Monthly Archives: September 2015

The Subjects

Australian filmmaker Robert Mond is back with his brand new film The Subjects which will become available on VOD on the 8th October.

The film which stars Pip Mushin, Spencer McLaren, Emily Wheaton, Charlotte Nicdao, Frank Magree, Paul O’Brien, Katharine Innes, Tosh Greenslade and Paul Henri is already getting some great reviews and is shaping up to be one film not to be missed.

Subculture Entertainment is pleased to be able to giveaway a double pass to a special screening of The Subjects in Sydney on October 7th. So if you are in Sydney and would like to see The Subjects simply hit us up on Facebook and tell us which Australian drama set in St Kilda did Spencer McLaren once star in.

That’s all it takes to enter our The Subjects giveaway.

The Pack

With the great new Australian horror film The Pack just being released by Eagle Entertainment on VOD and DVD Subculture Entertainment’s Dave Griffiths decided to catch up with leading man Jack Campbell to talk about what it was like working on the film, his favourite cult films and whether or not he could survice a canine attack.

You can listen to or download our The Pack – Jack Campbell interview right here.

Jennifer Kingwell Ninth Wave

It is the 30th anniversary of Kate Bush’s legendary Hounds Of Love album and Melbourne singer-songwriter Jennifer Kingwell has put together a special tribute called The Ninth Wave. Jennifer chats to Subculture Entertainment’s Dave Griffiths about her love for Kate Bush and what exactley fans can expect to see at The Ninth Wave.

You can listen to or download our Jennifer Kingwell interview right here.

 

The Ninth Wave

TICKETS ON SALE WEDNESDAY 16 SEPTEMBER at http://bit.ly/ninthwave
Venue: Howler, 7-11 Dawson St, Brunswick
Date & time: Thursday 29 October, doors at 8pm
Tix: $15 + BF from Moshtix at http://bit.ly/ninthwave

Victor Kennedy You Yangs

With Victor Kennedy You Yangs about to release a brand new single and album called Ride The Blizzard Subculture Entertainment’s Dave Griffiths decided to catch up with Victor Kennedy to find out how such an amazing single came into being.

You can listen to or download our Victor Kennedy interview right here.

Wes Snelling

With Comedy 4 Karma just around the corner Subculture Entertainment’s Dave Griffiths caught up with the MC of the night Wes Snelling.

You can listen to or download our Wes Snelling interview right here.

 

COMEDY FOR KARMA
Sammy J & Randy, Celia Pacquola, Tony Martin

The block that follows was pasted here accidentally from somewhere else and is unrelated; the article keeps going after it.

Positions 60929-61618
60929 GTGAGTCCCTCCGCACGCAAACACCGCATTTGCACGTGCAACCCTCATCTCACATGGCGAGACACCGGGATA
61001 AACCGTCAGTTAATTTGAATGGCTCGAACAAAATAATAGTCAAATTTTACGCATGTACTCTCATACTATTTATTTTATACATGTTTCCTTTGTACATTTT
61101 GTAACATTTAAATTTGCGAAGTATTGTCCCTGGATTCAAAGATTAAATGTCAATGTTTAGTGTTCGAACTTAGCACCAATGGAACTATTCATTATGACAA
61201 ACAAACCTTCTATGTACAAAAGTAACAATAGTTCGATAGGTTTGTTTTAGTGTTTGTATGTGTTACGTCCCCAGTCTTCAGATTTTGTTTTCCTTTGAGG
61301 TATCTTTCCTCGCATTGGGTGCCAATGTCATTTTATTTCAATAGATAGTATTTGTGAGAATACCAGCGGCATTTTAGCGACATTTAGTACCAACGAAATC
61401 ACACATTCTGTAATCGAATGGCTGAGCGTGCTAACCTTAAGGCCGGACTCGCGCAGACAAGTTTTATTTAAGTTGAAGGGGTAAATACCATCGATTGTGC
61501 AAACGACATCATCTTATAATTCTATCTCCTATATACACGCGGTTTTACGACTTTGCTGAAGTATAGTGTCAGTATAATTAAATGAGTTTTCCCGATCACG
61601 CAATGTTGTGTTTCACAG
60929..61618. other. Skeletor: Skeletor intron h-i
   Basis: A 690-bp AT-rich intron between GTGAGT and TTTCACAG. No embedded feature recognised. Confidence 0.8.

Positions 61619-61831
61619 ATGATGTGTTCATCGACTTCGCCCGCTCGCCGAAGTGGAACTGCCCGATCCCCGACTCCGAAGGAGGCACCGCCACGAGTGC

MC Tina Del Twist
(one more act announced soon)
Pre-show live music from Melody Moon
Fundraising for Daylesford Dharma School
Friday 16th October
Daylesford Town Hall
76 Vincent St, Daylesford
Tickets $40 + booking fee
available now via www.dharmaschool.com.au
or on the door if not sold out
Doors open 7pm for 8pm start

For more information go to :
www.dharmaschool.com.au
www.facebook.com/DaylesfordDharmaSchool

Cut Snake

Summary: Set in Melbourne in the mid-1970s, Cut Snake tells the story of Sparra Farrell (Alex Russell), an ex-con in his twenties trying to make a life for himself in a new city. He has found honest work and becomes engaged to the beautiful Paula (Jessica De Gouw). But the prospect of his new life is challenged when the charismatic, dangerous Pommie (Sullivan Stapleton) tracks him down. Sparra finds himself drawn back into a world that he thought he had left behind.

Year: 2014

Australian Cinema Release Date: 24th September 2015

Australian DVD Release Date: TBA

Country: Australia

Director: Tony Ayres

Screenwriter: Blake Ayshford

Cast: Ricahrd Anastasios (Wayne), Syd Brisbane (Ben), Christopher Bunworth (Mr. McGrath), Jessica De Gouw (Paula), Luke Elliott (Bruce), Megan Holloway (Yvonne), Graham Jahne (Len), Catherine Larcey (May), Paul Moder (Carl), Robert Morgan (Duck), Alex Russell (Sparra Farrell), Jim Russell (Neil), Sullivan Stapleton (Pommie), Brett Swain (Boss), Rosie Traynor (Mrs. McGrath), Antonius Verlaan (Bear), Kerry Walker (Mrs. Farrell)

Runtime: 95 mins

Classification: MA15+

 

OUR CUT SNAKE REVIEWS & RATINGS:

 

Greg King:

You can read Greg’s full Cut Snake review on www.filmreviews.net.au

 

 

 

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Nick Gardener:

 

You can hear Nick’s full Cut Snake review on The Good The Bad The Ugly Film Show Ep #147

 

 

 

 

 

 

Stars(3.5)

 

 

 

 

 

Average Subculture Rating (out of 5):  Stars(3.5)

 

IMDB Rating: Cut Snake (2014) on IMDb